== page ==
Category: OS X Mountain Lion

Apple Unleashes Mountain Lion

Mountain Lion Notification Center on a MacBook Air

Mountain Lion Notification Center on a MacBook Air | Image courtesy of Apple

Today Apple has released OS X Mountain Lion onto the Mac App Store and into the hands of many eagerly awaiting customers. Priced at just $19.99 (£13.99) this marks Apple’s cheapest update and the first OS in a cycle in which Apple proclaims it will deliver an upgrade a year. This philosophy means that the upgrades will be small iteration updates, not the gigantic feature packed updates of the past.

In February when Mountain Lion was announced I wrote up the basic changes that extend far and wide but not necessarily so deep.

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Expectations at WWDC 2012

Moscone West in San Francisco adorned for WWDC 2012

Moscone West in San Francisco adorned for Apple's Worldwide Developers Conference

Apple’s Worldwide Developers Conference is approaching quickly and unlike last year it looks like Apple might put on more than a software only show. Equally exciting for 2012 is that in the six months that have passed Apple has released and updated relatively few products. Particularly notable for the six months that have made up 2012 so far is that not a single model of Mac has been refreshed. We know that Apple has a particular dislike for releasing new hardware in August and after late October which leaves only a few months for a whole bunch of products to be crammed into.

Macs which have so far been completely void of any changes and many of which haven’t been touched for almost 12 months or more will likely be changed ahead of the “back to school” period which usually runs during June and July. Such a release timeframe could coincide nicely with the release of OS X Mountain Lion pinned by Apple for “late summer”.

It is possible to say with confidence that neither the iPhone nor the iPad will see any sort of hardware change announced during the WWDC keynote on Monday. Both of Apple’s leading products are firmly set in predictable cycles—iPad in March and iPhone in October for those slow off the mark.

The problem with such a high number of potential announcements is that it becomes difficult to make accurate predictions for WWDC which has in recent history focused more on developers than consumers, certainly since the iPhone moved to a Fall refresh in 2010.

But as Apple has indicated in its WWDC 2012 material the upcoming week is the one “we’ve all been waiting for”. So let’s take a look at the likely candidates for next weeks keynote.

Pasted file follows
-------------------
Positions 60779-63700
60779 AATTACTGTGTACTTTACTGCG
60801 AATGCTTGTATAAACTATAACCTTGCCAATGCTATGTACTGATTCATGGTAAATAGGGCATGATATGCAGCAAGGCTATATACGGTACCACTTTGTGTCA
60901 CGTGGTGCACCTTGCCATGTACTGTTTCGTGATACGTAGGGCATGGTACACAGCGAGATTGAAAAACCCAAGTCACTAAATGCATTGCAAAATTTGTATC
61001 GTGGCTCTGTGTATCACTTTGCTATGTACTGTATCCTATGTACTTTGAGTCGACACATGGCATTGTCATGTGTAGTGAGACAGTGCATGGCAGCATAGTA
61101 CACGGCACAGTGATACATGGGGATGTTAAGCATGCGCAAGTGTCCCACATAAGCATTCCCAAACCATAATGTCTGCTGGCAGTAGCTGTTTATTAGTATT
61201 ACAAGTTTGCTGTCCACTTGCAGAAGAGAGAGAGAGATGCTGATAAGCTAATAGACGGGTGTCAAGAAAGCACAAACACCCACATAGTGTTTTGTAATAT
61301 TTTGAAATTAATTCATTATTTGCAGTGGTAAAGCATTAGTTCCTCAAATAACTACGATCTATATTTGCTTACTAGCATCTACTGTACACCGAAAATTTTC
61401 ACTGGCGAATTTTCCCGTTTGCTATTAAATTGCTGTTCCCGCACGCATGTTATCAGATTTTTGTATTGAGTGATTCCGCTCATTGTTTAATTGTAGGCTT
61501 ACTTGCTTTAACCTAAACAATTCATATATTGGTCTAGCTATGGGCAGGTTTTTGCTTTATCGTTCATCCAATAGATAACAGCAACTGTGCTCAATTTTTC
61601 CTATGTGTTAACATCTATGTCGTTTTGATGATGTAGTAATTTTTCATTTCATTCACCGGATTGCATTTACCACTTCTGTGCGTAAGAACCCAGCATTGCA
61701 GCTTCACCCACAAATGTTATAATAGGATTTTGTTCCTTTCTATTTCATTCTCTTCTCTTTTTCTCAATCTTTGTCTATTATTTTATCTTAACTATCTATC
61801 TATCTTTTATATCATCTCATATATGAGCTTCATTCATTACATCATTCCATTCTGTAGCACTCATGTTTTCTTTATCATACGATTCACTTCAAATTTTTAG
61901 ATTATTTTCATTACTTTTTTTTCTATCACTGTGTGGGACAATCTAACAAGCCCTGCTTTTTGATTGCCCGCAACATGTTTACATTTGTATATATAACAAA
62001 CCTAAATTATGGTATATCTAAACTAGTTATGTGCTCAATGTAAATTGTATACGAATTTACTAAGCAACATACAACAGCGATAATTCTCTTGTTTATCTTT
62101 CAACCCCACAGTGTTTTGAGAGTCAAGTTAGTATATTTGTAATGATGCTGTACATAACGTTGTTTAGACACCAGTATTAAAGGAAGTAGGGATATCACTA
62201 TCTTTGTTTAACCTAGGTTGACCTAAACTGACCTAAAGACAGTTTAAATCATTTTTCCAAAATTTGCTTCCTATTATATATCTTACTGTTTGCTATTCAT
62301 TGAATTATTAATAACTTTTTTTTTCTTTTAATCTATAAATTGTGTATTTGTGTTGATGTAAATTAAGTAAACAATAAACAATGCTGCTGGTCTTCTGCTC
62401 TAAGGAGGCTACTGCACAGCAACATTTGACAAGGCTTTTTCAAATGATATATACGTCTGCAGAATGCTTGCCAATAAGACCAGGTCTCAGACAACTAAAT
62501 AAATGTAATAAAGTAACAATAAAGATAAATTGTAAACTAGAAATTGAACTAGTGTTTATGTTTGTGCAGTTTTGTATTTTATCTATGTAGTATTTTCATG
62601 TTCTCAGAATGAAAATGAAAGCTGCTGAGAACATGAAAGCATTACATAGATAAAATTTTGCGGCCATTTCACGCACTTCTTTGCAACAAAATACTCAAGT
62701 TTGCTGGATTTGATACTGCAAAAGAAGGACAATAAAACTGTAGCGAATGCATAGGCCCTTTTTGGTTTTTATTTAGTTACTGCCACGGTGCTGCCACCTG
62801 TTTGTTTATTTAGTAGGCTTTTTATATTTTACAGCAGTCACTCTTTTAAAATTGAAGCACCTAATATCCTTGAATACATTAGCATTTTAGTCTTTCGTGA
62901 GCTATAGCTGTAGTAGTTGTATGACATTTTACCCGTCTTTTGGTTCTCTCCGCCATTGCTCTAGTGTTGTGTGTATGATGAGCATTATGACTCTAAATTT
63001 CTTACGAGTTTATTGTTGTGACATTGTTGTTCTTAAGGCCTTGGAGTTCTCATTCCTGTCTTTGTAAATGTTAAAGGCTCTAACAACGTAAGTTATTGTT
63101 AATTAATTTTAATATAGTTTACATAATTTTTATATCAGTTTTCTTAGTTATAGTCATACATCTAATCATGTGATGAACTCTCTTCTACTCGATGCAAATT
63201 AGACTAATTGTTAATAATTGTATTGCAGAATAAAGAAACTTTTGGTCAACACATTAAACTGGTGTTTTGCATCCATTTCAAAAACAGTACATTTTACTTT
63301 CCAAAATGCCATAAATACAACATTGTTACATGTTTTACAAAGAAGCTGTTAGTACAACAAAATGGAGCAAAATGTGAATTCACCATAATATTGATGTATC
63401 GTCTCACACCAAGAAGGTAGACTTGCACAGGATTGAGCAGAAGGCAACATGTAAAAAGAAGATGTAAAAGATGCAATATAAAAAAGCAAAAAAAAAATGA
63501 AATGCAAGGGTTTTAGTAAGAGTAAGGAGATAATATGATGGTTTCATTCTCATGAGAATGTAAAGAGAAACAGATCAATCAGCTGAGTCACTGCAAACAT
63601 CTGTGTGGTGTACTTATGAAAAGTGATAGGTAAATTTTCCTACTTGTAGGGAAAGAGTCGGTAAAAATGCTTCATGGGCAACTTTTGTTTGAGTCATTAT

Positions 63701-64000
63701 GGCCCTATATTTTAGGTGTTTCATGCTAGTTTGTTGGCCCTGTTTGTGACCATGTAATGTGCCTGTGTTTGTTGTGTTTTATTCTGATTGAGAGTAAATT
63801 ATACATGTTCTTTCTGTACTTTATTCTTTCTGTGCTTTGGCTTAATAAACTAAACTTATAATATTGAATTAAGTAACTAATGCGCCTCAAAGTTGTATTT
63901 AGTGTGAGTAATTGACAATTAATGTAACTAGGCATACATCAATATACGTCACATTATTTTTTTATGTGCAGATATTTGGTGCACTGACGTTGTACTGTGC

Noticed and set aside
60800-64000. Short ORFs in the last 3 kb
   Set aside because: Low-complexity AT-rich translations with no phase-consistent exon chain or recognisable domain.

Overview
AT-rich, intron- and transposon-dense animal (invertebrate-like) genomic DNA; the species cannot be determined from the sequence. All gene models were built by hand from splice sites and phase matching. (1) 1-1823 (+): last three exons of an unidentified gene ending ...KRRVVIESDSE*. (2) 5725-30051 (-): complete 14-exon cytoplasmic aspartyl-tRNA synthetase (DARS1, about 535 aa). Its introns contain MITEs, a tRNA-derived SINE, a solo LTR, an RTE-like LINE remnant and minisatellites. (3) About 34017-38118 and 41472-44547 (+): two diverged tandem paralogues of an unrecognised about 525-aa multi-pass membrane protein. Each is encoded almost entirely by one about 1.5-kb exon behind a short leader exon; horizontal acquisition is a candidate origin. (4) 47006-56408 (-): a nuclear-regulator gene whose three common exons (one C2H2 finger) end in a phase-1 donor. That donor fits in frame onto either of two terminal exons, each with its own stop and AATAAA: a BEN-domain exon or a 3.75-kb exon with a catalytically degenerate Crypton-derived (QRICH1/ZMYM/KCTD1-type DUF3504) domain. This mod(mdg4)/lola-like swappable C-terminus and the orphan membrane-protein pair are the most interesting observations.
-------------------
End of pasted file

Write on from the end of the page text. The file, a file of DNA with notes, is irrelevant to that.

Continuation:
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There’s a New Cat in Town

Mountain Lion Notification Center on a MacBook Air

Mountain Lion Notification Center on a MacBook Air | Image courtesy of Apple

Today it was revealed that late this Summer Apple will release its ninth major release of its desktop OS called OS X 10.8 ‘Mountain Lion’. The announcement which was planned in advance and cleverly timed to be unveiled by a number of large blogs at the same time came as a complete surprise to those who hadn’t been briefed in advance. Mountain Lion’s release is also remarkably close to the release of Lion which only debuted last year, Apple says that it will now release major updates to its desktop operating system roughly every year.

Apart from this bizarre delivery of Apple news Mountain Lion is also incredible in a number of other ways. Apple says that Mountain Lion has over 100 new features (a familiar figure in relation to OS X releases) but today the focus has been on just ten of these, all of which have been influenced heavily if not entirely by iOS. The process of iOSifying Mac OS has been occurring for a number of releases and was very evident in OS X Lion, with Mountain Lion it is in full force.

Federico Viticci over at MacStories wrote a piece on the iOSification of OS X just last month, a rather obvious topic but not one that was written about much.

The features of Mountain Lion have been covered in detail by a number of the carefully selected outfits for publication. Macworld, The Verge, The Loop and John Gruber of Daring Fireball have in my opinion the best coverage, much of which is similar but this is due to the nature of how Apple fed the information.

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